đŸ™‚

    In all seriousness though, we are going to look into both the robbery and water allegations. As for robbery, you say, there are good and bad people everywhere. While I often enjoy a night walk on the beach here, I sure wouldn’t want to do the same in Jamaica or Mexico!

    As for the water, we do have some long-term issues that must be addressed, especially in St. Andrews Parish. We will start to report on the water situation today, but again, tourists staying at hotels shouldn’t be concerned.

    Thanks for dropping in, Linda. We all love your blog!

    Marcus

  3. titilayo

    Believe me when I say that the quality of drinking water in Barbados is sound, islandwide. There may be supply problems, but the quality is good. As for contracting intestinal disease when drinking from fresh water streams, well that possibility exists just about anywhere in the world. That’s why in most countries the water supply is disinfected before it’s piped to the people. As far as I’m concerned, reports like the one you excerpted are sensationalistic and stupid.

  4. BFP

    Hi Titilayo

    I agree that one should not drink from streams no matter where you are. Shona has a friend who visited a national park in Canada and became very ill with some parasite called “beaver fever” even though the park was pristine and a hundred kms from anywhere.

    As far as the report be sensationalistic and stupid – while I have to agree somewhat, there are two points that cause us concern.

    1/ The report is out there on the net. Already public at a website that supposedly provides “expert” advice to tourists. We cannot discount negative reports on website or just ignore them. There are other sites as well.

    2/ Leptospirosis.

    None of us had ever heard the word prior to reading the car rental website – Sure, we all know not to drink stream water – but what is this leptospirosis?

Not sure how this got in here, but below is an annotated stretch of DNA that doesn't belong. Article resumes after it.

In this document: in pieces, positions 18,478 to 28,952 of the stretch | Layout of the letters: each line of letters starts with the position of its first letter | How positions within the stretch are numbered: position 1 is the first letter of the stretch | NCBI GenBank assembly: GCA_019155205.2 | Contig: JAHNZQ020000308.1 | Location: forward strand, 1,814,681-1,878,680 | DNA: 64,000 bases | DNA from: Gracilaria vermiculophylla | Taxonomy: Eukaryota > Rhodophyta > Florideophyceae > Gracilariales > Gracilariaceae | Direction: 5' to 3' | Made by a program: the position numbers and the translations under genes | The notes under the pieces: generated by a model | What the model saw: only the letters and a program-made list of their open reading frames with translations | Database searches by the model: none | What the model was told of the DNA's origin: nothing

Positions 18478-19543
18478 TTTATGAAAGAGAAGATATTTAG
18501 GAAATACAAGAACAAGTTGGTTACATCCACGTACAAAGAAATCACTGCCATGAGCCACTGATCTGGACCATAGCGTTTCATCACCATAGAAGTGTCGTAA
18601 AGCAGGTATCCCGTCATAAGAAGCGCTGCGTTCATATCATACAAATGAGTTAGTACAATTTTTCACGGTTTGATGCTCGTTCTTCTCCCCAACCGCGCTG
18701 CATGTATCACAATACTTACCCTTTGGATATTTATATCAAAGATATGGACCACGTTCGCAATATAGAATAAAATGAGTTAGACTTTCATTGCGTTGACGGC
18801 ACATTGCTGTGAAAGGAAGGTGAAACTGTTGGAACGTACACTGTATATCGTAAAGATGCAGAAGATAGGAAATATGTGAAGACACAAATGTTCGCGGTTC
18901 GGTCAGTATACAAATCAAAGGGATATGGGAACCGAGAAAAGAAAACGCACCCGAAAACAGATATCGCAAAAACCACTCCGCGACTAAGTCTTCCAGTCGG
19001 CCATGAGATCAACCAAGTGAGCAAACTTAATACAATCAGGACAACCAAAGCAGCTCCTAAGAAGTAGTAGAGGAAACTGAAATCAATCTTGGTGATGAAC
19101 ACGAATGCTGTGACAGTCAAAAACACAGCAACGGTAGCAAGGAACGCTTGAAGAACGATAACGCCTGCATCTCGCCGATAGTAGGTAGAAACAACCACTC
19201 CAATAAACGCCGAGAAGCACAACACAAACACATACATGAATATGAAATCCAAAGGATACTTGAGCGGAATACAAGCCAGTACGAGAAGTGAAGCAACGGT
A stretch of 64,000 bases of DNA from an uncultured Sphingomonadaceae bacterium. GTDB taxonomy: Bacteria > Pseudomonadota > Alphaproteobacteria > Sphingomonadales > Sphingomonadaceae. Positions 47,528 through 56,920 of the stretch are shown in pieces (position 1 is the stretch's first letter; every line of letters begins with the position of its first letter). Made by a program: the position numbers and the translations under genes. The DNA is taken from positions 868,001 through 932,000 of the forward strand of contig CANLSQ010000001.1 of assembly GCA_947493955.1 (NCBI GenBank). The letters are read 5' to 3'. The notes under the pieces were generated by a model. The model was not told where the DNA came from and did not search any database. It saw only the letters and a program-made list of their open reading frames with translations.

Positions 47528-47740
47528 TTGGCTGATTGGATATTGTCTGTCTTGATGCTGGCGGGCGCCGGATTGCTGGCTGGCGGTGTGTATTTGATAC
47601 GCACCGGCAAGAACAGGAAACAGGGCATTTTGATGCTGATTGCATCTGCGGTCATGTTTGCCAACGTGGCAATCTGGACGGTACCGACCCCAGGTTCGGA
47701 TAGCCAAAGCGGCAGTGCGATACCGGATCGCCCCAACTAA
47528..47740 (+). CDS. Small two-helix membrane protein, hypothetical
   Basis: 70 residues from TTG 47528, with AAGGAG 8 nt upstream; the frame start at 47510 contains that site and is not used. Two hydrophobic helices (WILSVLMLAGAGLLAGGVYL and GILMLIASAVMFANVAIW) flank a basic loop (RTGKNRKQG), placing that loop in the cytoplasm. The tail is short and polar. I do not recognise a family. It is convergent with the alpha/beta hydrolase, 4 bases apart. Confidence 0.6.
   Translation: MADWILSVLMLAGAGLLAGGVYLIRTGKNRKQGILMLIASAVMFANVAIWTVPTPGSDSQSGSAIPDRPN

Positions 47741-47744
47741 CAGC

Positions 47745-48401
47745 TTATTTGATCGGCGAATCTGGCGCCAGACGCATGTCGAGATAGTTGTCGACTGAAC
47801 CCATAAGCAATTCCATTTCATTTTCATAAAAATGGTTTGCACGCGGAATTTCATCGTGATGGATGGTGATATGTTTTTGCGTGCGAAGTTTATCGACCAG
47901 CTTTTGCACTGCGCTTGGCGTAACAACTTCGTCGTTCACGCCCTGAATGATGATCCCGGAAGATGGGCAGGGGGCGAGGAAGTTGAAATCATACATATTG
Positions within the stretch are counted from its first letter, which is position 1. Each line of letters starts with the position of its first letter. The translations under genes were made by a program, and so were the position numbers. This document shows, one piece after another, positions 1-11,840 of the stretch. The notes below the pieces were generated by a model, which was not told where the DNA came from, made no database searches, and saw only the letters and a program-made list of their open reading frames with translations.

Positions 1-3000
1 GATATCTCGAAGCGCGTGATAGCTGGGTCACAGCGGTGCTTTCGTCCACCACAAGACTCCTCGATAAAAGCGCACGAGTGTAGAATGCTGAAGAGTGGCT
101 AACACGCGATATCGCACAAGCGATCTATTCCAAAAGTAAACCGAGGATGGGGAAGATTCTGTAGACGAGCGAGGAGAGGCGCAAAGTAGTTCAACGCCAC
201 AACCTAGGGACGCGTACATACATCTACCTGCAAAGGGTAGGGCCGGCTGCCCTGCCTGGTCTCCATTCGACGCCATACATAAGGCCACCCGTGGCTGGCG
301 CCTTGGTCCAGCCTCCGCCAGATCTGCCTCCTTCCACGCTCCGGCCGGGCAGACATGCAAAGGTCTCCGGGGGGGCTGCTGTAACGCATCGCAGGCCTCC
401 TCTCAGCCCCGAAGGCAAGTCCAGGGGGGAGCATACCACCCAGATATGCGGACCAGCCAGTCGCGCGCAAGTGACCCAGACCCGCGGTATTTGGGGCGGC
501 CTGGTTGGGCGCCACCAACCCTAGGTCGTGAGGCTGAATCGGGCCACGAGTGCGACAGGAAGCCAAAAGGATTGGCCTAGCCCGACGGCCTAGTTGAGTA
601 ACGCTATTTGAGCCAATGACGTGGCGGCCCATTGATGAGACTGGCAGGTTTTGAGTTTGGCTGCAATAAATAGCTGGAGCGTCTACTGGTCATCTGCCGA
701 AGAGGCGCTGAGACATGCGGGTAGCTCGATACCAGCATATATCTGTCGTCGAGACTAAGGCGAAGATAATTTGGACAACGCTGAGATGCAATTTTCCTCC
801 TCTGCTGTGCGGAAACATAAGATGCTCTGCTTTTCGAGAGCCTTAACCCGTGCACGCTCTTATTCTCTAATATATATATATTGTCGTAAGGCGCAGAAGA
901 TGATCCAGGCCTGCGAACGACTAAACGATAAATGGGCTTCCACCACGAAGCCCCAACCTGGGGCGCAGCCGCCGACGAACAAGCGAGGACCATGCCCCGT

As it turns out, it is a disease with a fairly high mortality rate, and it is a “reportable” disease by law. The disease is transmitted by polluted water.

    Barbados has relatively high rates of this disease when compared to some other developed countries in the Caribbean. And some parts of Barbados have four times the national average!

    That is a big deal. Polluted water causing four times the national disease rate on some parts of the island. So you can see why we are not just writing off that website report.

    We are doing further research and will be posting later today.

  5. freshwater streams, the tourists should know better. honestly thats a trvial point to be complaining about

  6. You’ve never heard of lepto? Back when I was in primary school (and that’s some time ago now) every child in my class knew what leptospirosis was, what some of the causes were and what to do to avoid it (things like not drinking stream/spring water, not playing around in dirty/standing water and puddles, not touching animal excreta, etc.). Then there was a period where you didn’t hear much about it, but I was under the impression that the public awareness campaign had been stepped up in recent times (I think because the weather in the past year or so has been much wetter and leptospiroris is transmitted by standing water, mud, swampy areas etc.).